If the government wants to get serious about meeting climate targets then green choices can’t continue being the most expensive.
Solar panels, renewable electricity, and electric cars need more subsidy and support for people who want to do the right thing but struggle to meet high up-front costs.
In a similar vein, winning people round to the long term benefits of low emissions neighbourhoods, emissions charges and the expansion of the ULEZ means persuading people who are on the fence.
There are a huge number of people in dire financial straits, or who are worried about using public transport because of COVID-19, or who rely on driving for work or other commitments.
Not everyone can cycle, use a bus or walk. Although it’s good news the council is taking a flexible approach to some of the ludicrously high charges handed to people who missed poor signage or confusing new road layouts, there is also a real danger that the hodgepodge implementation of the low traffic zones has hardened attitudes – whether for or against.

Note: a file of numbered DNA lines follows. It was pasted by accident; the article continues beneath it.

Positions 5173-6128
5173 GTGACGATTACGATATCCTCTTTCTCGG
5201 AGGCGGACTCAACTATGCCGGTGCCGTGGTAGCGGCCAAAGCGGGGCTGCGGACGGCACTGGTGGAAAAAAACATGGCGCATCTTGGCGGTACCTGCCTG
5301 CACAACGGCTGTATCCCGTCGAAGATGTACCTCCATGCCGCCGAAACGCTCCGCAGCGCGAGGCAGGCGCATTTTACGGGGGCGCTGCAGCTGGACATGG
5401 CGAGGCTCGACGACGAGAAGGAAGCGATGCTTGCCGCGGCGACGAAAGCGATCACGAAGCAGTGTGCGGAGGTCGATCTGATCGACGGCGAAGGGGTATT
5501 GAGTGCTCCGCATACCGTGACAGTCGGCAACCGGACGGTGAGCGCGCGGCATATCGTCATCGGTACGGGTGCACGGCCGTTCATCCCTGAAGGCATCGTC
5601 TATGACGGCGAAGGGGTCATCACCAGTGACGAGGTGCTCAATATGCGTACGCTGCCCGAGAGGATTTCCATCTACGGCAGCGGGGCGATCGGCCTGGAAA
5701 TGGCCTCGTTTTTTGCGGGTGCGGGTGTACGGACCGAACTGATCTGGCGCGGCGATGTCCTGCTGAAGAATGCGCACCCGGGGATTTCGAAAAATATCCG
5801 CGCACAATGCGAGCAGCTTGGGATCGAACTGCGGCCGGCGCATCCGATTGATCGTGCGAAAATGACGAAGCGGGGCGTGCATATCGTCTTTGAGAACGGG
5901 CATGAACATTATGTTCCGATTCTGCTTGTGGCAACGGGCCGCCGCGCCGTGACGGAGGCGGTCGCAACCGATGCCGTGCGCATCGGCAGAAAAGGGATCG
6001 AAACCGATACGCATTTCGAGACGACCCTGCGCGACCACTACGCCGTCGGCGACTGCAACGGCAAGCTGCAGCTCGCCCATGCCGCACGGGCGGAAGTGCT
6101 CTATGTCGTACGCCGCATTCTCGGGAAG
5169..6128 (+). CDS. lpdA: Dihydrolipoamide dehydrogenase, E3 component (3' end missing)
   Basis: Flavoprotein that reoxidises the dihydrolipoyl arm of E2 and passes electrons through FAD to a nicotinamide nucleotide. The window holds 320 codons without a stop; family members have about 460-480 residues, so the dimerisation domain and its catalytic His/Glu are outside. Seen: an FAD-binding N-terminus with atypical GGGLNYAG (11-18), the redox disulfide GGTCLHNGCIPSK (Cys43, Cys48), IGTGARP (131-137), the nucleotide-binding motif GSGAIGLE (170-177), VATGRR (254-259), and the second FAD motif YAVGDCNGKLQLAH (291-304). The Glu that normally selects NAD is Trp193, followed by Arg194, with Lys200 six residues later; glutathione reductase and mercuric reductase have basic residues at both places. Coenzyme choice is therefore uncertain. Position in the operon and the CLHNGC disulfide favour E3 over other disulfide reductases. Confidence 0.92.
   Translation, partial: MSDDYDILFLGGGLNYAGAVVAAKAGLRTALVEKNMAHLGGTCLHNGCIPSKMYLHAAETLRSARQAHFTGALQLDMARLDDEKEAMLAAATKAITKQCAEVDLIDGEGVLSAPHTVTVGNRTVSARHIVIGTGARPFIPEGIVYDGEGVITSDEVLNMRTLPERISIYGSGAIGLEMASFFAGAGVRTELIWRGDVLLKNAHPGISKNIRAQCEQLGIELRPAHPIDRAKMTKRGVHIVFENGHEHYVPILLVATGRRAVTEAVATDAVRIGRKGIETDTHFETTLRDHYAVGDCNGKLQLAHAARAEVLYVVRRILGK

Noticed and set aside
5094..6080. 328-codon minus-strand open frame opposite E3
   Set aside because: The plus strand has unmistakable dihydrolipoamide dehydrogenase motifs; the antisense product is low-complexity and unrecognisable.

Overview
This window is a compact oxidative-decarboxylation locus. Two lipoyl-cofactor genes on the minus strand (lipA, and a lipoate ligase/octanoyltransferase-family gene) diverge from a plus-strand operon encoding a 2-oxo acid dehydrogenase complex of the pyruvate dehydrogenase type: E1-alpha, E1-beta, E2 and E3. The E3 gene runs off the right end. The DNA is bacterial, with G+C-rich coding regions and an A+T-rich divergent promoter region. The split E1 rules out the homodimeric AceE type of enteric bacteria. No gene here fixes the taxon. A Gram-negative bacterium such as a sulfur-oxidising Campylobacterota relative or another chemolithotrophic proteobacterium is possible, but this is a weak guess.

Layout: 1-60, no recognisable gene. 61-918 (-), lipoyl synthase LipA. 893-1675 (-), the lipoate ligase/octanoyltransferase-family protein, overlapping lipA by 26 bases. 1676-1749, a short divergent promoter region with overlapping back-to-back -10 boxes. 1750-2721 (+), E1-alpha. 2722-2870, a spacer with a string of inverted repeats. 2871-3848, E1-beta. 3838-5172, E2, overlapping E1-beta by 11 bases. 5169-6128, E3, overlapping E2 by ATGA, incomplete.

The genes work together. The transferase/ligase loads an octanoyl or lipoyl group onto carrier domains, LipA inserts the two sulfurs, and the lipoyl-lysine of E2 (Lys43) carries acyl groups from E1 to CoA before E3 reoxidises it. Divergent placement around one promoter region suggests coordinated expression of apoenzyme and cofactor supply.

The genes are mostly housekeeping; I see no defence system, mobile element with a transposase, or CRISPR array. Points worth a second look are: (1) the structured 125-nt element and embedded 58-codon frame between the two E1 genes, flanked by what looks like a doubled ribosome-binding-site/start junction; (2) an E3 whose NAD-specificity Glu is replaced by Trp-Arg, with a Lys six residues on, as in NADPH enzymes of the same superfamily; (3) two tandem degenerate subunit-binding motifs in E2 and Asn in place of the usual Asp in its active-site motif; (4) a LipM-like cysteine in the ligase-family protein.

Amid the personal difficulty of going green, the bigger picture is that the direction of travel simply has to be towards cleaner, greener transport and air.
New sobering research has highlighted that air pollution was responsible for the deaths of 4,000 Londoners in 2019 alone.
Many more are struggling with asthma and other conditions both partly caused and also worsened by dirty air.
Recent weeks have also highlighted the impact of climate change – more flooding, and more freak weather conditions.
This month the High Court ruled that the rapidly imposed road changes in the capital were ‘unlawful’.
Along with public outcry over the fines handed out, and the ongoing difficulty securing finance for cleaner vehicles, there is a real fear that pushing flawed schemes through too quickly has done long term damage.
To avoid another major set back among hearts and minds of the public we need to see big polluters taxed properly, more public transport investment, a huge programme of support to help people buy electric cars and – in the review of all council-led road changes – the ‘coherent’ plan we were promised.